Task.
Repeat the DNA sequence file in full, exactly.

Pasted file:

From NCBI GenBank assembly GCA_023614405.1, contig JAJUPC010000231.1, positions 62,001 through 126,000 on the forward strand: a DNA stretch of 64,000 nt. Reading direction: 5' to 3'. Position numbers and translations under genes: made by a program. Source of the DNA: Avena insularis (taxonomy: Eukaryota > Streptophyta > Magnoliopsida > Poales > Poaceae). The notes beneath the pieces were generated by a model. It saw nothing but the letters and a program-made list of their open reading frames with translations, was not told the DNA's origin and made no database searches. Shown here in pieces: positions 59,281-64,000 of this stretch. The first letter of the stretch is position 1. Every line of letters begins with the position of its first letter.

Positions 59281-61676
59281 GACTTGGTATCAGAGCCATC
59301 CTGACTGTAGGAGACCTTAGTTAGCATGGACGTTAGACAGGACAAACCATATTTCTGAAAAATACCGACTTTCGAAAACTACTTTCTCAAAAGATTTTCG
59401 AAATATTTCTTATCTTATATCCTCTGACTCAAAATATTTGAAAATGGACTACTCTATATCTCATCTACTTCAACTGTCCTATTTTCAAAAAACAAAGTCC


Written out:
From NCBI GenBank assembly GCA_023614405.1, contig JAJUPC010000231.1, positions 62,001 through 126,000 on the forward strand: a DNA stretch of 64,000 nt. Reading direction: 5' to 3'. Position numbers and translations under genes: made by a program. Source of the DNA: Avena insularis (taxonomy: Eukaryota > Streptophyta > Magnoliopsida > Poales > Poaceae). The notes beneath the pieces were generated by a model. It saw nothing but the letters and a program-made list of their open reading frames with translations, was not told the DNA's origin and made no database searches. Shown here in pieces: positions 59,281-64,000 of this stretch. The first letter of the stretch is position 1. Every line of letters begins with the position of its first letter.

Positions 59281-61676
59281 GACTTGGTATCAGAGCCATC
59301 CTGACTGTAGGAGACCTTAGTTAGCATGGACGTTAGACAGGACAAACCATATTTCTGAAAAATACCGACTTTCGAAAACTACTTTCTCAAAAGATTTTCG
59401 AAATATTTCTTATCTTATATCCTCTGACTCAAAATATTTGAAAATGGACTACTCTATATCTCATCTACTTCAACTGTCCTATTTTCAAAAAACAAAGTCC